As the head of a company that’s pioneered the mobile application and on-device portal space for the past seven years, I’d like to welcome the Apple iPhone to the party. Sure, it arrived late, but the iPhone arrived in style. One look at the mobile data features of the iPhone reveals that Apple took many of its usability cues from the On-Device Portal (ODP) companies that have been optimizing mobile application usability for years. The first thing users see when they turn on an iPhone is an ODP into a handful of widgets, the mobile applications that deliver pre-packaged rich content. Widgets set the iPhone apart, and they will be key to the iPhone user experience. Let’s first take a look at some of the advantages of Apple’s on-device portal approach:

iPhone Advantage

Brand Elevation. The iPhone home page establishes one central on-device portal for accessing all of Apple’s rich content and standalone widgets. By establishing a consistent look-and-feel across all of the iPhone widgets, Apple elevates its brand. No matter which widget they use, users get the same user experience, navigation, and look and feel. The on-device portal approach enables Apple to “own” the end-to-end user experience on the phone. Fewer Keystrokes. By letting users drag-and-drop-and-touch, Apple eliminated as many keystrokes as possible to discover and access rich content. This, I believe, is a smart move, considering a simple music download from a carrier portal can take 18 to 39 clicks to execute. That’s a huge usability hindrance as most people abandon such activities after six clicks. To further ease data entry, iPhone widgets also connect with the Personal Information Manager (PIM) software on the phone. This enables users to quickly email or text content to a friend. They can grab addresses from their contacts and use them inside widgets to reduce data entry – a key feature of any on-device portal application. Requests Remembered. The iPhone also remembers recent requests. Search for stocks using the stock widget, and the requests will be stored, eliminating the need to reenter the same information later. Similarly, by offering personalization features in the widgets, Apple prevents repeat data entry. Encourage Action. When the iPhone displays content, an “action bar” at the bottom of the screen provides further options for using the content. (e.g., find an address for a restaurant, then map door-to-door directions to the restaurant, then get current traffic conditions.) Okay, maybe it’s not called an “action bar” -- that’s what we call ours -- but it’s cool. Nice job Apple! Multimedia Content. iPhone will offer music, streaming video, podcasts, movies, YouTube, and more. Nobody does multimedia better than Apple, and dedicated applications are the best way to deliver these services.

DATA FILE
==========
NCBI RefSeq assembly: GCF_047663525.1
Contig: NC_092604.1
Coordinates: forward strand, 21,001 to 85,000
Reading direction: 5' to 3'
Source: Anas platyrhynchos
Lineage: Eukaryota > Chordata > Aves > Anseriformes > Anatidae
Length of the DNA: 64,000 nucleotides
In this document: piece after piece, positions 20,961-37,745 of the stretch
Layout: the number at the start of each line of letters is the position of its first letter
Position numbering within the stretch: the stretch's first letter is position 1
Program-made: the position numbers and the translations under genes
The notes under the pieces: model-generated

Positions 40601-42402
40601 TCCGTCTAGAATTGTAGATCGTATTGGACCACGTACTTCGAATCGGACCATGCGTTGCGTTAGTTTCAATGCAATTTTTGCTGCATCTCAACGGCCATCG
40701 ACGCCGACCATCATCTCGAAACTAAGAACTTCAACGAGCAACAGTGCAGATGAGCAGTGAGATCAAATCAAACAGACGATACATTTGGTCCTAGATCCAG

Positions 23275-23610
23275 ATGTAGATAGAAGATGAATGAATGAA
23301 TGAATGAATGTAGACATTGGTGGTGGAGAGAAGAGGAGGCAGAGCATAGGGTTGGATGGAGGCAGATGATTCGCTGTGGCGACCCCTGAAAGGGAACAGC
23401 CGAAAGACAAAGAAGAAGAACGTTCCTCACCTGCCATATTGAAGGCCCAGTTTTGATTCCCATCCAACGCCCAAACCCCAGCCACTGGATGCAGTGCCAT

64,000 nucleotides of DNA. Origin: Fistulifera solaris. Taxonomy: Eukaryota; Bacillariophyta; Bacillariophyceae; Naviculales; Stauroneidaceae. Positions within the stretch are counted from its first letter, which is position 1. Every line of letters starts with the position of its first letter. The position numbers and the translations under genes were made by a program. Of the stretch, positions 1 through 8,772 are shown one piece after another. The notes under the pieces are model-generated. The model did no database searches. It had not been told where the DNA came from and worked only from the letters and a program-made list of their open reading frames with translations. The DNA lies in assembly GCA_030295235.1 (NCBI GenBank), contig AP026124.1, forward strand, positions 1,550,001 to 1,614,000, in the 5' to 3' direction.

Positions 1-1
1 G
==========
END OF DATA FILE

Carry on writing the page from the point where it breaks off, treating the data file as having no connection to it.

iPhone Mobile Gotcha’s

Despite its engineering and design capabilities, Apple still needs to address a number of key issues: Cellular Internet Trap. Sure, the Safari mobile browser may be the best mobile browser ever. But unless users are near a WiFi hotspot, Safari doesn’t solve the fundamental problem facing Apple – and everyone else – namely, every click is a connection over the cellular Internet. Worse, the iPhone uses AT&T’s slower EDGE network rather than a 3G network. While the slow speeds are not Apple’s fault, they reflect poorly on Apple’s brand – making the quick-click widgets an even more important part of the iPhone experience. Keypad Data Entry. Apple’s gone out of its way to simplify data entry, but users browsing the Web on an iPhone will still wind up tapping in URLs on the touch screen keypad. Related concerns are the screen’s user-friendliness and scratch resistance. Touch screens have, historically, proved to be good in concept but often flawed in execution. Limited Widget Integration. Beyond its PIM integration, widget integration on the iPhone is limited. For example, after looking up a city’s weather in the weather widget, that city should appear for mapping in the map widget. It should, but it doesn’t. Similarly, the widgets could be beefed up with more offline content options, letting consumers narrow down their search criteria offline rather than connecting to the network every step of the way. Third-Party Apathy? Apple may limit third-party developers to building browser-based applications. Why not offer a Software Development Kit, or SDK, and encourage third parties to contribute to the users’ experience? Obviously, Apple has been paying attention to third-party developers to see what was and wasn’t working in mobile. Shutting them out now is clearly a mistake.

iPhone Future

More than a product, the iPhone is an event in the mobile applications industry. In that capacity, the success of the iPhone means success for the market. The industry is holding its collective breath, waiting for feedback from iPhone users who immerse themselves in the Apple-branded experience. When the product reviews come in, expect to see all the major brands looking for ways to replicate Apple’s on-device mobile applications experience. While Apple may be late to the mobile application party, there is no question that they came to the party with a credible offering. --- Scott G. Silk is President and CEO of Action Engine. Action Engine has been a pioneer in the On-device Portal (ODP) mark since 2000. Today, the company enables media companies and network operators to build, deploy, and manage highly personalized and intuitive suites of mobile applications that deliver a superior user experience.